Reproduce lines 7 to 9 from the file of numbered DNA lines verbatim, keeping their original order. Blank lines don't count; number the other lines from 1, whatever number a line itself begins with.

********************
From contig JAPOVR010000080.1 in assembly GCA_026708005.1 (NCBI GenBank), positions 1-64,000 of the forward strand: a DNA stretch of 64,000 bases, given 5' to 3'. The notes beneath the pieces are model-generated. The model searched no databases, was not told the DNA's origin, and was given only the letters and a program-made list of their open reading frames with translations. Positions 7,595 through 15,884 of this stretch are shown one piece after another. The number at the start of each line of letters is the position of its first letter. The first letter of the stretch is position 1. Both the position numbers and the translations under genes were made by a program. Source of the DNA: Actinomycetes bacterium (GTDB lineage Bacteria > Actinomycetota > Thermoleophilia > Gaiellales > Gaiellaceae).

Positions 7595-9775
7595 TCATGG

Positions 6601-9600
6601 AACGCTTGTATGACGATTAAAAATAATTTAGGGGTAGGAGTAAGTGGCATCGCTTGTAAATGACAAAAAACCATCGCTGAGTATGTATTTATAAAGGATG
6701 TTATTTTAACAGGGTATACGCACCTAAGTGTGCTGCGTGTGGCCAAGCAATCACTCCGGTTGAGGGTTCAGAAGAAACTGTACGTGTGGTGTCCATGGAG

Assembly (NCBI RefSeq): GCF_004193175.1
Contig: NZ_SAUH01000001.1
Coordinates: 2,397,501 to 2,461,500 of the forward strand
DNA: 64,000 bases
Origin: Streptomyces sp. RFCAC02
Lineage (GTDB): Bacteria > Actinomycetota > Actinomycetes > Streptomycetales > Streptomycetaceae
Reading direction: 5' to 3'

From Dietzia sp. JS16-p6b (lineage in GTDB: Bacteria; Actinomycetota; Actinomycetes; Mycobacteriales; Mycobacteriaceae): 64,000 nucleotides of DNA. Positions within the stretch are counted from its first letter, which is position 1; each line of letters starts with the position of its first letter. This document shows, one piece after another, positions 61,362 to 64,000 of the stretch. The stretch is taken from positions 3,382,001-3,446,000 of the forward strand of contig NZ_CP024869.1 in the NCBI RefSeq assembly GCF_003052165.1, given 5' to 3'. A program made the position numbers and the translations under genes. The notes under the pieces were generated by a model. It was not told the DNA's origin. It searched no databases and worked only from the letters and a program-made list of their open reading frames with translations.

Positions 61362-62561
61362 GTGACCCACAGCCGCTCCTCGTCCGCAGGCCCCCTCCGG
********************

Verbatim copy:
Assembly (NCBI RefSeq): GCF_004193175.1
Contig: NZ_SAUH01000001.1
Coordinates: 2,397,501 to 2,461,500 of the forward strand